Officers admit that the Kargil war and Operation Parakram following the attack on Parliament have helped them convince the political leadership of an immediate need to modernise the Army. As Brigadier Gurmeet Kanwal wrote recently in Indian Defence Review, the Indian Army had "acquired the reputation of being a first-rate Army equipped with mostly second-rate equipment." The Army now wants to change this profile. Army officers admit that only infantry modernisation has a direct bearing on low-intensity conflict. But the idea is to enhance overall conventional deterrence. General Vij believes that by the end of the 11th plan the Indian Army will be truly modern. Why all this when strategic thinkers are coming round to the view that conventional war is getting out of fashion? Army officers have one answer: if conventional war is less likely today, it is mainly because of the conventional deterrence that India is acquiring. In plain English, it means the enemy fears the Indian Army's increasing firepower.


Land-air synergy needed: MI-17 helicopters at an exercise in Pokhran

The newly acquired capabilities have changed the thinking of the Army brass. They now feel that the revolution in military affairs (RMA) can be theirs, too. The Pentagon defines RMA as "a major change in the nature of warfare brought about by innovative application of new technologies which, combined with dramatic changes in military doctrine and operational and organisational concepts, fundamentally alters the character and conduct of military operations." This translates to much more than weapon improvement. It means fighting in a futuristic digital technology spectrum with laser-guided munitions, satellite surveillance, and a lot more 21st-century gadgetry. "You have seen what the infantryman on the LoC is capable of today. Project it to the entire armed forces, and on a continental scale, and there you have your RMA," said an officer. The RMA knock has woken the Army up to a new realisation: they still do not have a war doctrine. The Army training command was charged with drafting a doctrine half a decade ago.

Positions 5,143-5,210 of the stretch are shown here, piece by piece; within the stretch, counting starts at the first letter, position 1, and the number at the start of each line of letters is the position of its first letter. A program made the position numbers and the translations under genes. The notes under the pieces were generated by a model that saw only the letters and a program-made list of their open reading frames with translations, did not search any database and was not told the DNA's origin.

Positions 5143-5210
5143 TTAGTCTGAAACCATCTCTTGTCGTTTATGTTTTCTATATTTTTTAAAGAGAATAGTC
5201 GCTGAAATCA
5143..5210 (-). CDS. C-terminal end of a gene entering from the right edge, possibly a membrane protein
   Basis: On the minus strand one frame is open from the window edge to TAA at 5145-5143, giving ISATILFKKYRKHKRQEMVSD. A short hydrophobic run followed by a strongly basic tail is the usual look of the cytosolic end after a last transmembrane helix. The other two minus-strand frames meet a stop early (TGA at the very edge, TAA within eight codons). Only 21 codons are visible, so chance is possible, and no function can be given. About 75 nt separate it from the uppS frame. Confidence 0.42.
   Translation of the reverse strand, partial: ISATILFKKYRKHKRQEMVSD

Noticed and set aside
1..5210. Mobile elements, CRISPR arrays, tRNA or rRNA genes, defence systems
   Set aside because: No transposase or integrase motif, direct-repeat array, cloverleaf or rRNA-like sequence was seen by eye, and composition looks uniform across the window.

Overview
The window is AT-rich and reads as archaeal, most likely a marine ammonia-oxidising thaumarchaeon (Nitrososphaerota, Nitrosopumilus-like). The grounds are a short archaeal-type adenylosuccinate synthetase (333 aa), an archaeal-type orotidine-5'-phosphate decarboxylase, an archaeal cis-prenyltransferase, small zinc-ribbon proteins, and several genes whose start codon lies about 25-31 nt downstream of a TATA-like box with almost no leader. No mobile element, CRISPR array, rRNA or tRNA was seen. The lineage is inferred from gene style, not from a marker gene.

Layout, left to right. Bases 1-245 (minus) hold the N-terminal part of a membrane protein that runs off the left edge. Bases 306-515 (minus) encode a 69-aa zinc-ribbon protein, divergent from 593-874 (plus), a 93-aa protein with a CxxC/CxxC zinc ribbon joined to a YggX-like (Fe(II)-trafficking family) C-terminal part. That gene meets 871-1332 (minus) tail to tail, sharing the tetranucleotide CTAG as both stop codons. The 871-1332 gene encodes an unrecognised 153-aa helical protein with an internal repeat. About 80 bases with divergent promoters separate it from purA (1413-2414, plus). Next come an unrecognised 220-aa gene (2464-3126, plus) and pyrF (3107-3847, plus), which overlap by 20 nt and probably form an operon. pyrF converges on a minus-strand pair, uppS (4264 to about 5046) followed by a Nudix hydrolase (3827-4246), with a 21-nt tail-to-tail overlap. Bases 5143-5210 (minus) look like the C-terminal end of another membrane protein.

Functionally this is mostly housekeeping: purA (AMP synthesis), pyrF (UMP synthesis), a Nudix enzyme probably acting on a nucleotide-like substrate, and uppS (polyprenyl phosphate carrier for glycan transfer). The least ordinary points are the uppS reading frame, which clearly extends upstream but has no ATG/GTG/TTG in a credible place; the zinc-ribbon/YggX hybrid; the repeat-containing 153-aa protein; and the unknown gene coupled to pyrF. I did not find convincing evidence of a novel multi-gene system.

"The draft will be finalised after defence think tanks have given their suggestions," said General Vij at the inauguration of a new think tank, the Centre for Land Warfare Studies (CLAWS), headed by Lieutenant General Vijay Oberoi (Retd.), a former vice-chief of the army. However, as was evident at the seminar, there is still a tendency to think separately, the bane of armed services all over the world. As Air Commodore Jasjit Singh (Retd.), Director of the Centre for Air Power Studies, said: "If there is a single lesson of warfare for the past 100 years, it is that land forces cannot achieve their military, strategic, operational and tactical tasks effectively without...synergy between land and air operations." While the Army tends to view air power as merely an air artillery, the Air Force looks at itself as a strategic force. And the two have been ignoring the importance of sea power, despite the fact that most of the missiles that rained on land-locked Afghanistan were launched from ships. Such differences in perceptions are sup-posed to be ironed out by integrated staff. That remains the headless wonder of the Indian military: there is no chief of defence staff yet.